President Barack Obama will seek $500 million for security and send up to 1,200 National Guard troops to the U.S.-Mexican border, an administration official said on Tuesday after demands from both Republicans and Democrats for more federal resources along the frontier.
The announcement comes as the Democratic president seeks Republican support for a sweeping overhaul of U.S. immigration laws, and rallies opposition to a tough new immigration law in Arizona that has caused tension in U.S. relations with Mexico.
The troops will provide intelligence, surveillance and reconnaissance support, intelligence analysis, immediate support to counternarcotics enforcement and training capacity until the Customs and Border Patrol agency can recruit and train more border officers and agents, the official said.
The funds will be used to enhance technology at the border and share information and support between law enforcement agencies as they target illegal trafficking in people, drugs, weapons and money.
Illegal immigration across the border with Mexico has been in intense focus since Arizona last month passed the new law to drive 460,000 illegal immigrants out of the desert state, which straddles one of the principal corridors for human and drug smugglers heading up from Mexico.
It was a central issue last week during a state visit to Washington by Mexican President Felipe Calderon, who said the law discriminated against foreign-born workers.
Arizona’s two U.S. senators, John McCain and Jon Kyl, and Governor Jan Brewer, all Republicans, have all asked Obama for more federal border support. McCain and Kyl have asked for 3,000 National Guard troops.
There are currently 344 U.S. National Guard troops working along the border.
SPARRING WITH REPUBLICANS
U.S. officials are also concerned drug-related violence will cross the border from Mexico, where some 23,000 people have been killed since Calderon took office in late 2006 as drug gangs fought turf wars and battled federal agents.
Obama met with Senate Republicans on Capitol Hill on Tuesday. He pushed them to support an immigration overhaul, which he said he wants passed this year, but did not bring up the National Guard plan, participants in the meeting said.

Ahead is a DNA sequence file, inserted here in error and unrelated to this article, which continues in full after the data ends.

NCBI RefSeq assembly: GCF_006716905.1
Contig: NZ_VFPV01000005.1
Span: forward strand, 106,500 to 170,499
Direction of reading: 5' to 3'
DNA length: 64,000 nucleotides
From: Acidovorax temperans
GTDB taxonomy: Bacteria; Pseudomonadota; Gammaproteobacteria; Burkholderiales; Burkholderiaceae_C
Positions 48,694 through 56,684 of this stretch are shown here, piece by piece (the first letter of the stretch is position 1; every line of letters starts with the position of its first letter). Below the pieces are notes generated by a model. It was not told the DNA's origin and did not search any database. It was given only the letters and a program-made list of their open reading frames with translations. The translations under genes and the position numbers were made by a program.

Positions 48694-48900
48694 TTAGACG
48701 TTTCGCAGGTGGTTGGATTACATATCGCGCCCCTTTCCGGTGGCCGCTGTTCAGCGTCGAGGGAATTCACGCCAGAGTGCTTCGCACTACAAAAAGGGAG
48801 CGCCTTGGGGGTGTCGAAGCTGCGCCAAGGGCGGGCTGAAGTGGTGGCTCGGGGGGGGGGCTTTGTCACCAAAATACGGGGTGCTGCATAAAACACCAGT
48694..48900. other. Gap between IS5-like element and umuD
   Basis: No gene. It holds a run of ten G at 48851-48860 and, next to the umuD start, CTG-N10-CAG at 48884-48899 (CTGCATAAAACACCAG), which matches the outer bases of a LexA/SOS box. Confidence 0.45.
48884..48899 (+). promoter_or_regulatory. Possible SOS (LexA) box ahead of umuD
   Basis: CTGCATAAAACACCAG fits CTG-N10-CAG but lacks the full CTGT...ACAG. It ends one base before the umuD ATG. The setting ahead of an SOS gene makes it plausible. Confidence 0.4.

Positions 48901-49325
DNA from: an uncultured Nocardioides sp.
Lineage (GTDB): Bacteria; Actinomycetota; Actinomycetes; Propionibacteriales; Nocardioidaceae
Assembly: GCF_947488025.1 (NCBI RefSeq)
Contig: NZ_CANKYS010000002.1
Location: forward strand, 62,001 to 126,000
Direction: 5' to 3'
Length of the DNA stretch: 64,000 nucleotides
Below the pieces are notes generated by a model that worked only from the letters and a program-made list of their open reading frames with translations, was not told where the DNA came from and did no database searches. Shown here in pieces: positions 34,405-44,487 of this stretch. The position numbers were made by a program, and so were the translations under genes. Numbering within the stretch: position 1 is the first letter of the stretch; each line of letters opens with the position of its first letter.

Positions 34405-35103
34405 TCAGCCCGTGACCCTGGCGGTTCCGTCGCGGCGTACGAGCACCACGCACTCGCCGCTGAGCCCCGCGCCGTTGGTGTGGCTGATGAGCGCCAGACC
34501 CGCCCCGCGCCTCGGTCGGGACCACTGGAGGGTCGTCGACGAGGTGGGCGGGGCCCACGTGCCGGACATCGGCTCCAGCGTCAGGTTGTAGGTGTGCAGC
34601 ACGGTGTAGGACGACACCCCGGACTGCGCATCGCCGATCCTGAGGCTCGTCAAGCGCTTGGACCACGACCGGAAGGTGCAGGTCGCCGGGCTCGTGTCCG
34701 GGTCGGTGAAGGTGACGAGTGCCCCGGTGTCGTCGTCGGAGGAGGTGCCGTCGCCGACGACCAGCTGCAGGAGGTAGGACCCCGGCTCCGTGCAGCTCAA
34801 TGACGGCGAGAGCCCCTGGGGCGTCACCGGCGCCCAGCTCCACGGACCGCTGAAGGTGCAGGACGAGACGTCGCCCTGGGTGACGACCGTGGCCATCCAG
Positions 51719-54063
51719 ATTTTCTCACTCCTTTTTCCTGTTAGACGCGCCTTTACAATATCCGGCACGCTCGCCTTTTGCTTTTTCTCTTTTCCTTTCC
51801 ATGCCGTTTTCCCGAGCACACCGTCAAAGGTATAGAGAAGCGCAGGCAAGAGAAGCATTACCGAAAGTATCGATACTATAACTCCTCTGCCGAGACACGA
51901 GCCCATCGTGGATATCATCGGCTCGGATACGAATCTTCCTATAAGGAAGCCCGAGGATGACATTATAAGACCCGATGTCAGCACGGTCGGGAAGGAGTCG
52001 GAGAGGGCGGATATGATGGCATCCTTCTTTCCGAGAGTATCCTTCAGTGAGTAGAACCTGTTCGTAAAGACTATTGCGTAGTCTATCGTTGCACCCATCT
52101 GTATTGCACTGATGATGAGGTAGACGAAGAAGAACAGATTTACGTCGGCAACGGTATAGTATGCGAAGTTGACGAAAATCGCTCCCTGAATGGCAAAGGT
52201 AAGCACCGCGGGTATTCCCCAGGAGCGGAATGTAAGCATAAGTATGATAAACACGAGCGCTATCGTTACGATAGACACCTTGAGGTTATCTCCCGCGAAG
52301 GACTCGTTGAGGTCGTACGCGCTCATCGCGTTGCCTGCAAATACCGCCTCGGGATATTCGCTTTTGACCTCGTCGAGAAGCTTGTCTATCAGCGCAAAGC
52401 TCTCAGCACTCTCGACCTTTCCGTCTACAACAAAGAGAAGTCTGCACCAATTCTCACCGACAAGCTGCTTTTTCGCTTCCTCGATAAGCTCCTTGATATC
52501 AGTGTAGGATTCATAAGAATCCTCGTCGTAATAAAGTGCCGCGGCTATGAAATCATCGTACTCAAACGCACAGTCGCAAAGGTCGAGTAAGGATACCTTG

Kyl said it was not a good idea for Democrats to “try to hold hostage the security of the border in order to get comprehensive immigration reform passed.”
“Ironically, securing the border will make it easier, not more difficult, to later on get comprehensive immigration reform,” Kyl said after the meeting.
McCain, when asked for his message to Obama on immigration, said they had not agreed. “He didn’t agree. … We had an extended conversation. We didn’t agree.”
Arizona’s attorney general, Terry Goddard, a Democrat running to replace Brewer as governor, said he was pleased with Obama’s announcement. “I have been calling for these actions for more than a year, and I’m pleased the administration is listening,” he said.
Republican senators offered amendments to a spending bill on Tuesday to try to get more funding for border security.
Obama’s predecessor, Republican President George W. Bush, sent National Guard troops to the border under Operation Jump Start in June 2006 to support the border patrol while they recruited more agents.
That operation ended in 2008, before the November presidential election that brought Obama to the White House.
(Additional report by Tim Gaynor in Phoenix and Steve Holland in Washington, editing by Todd Eastham)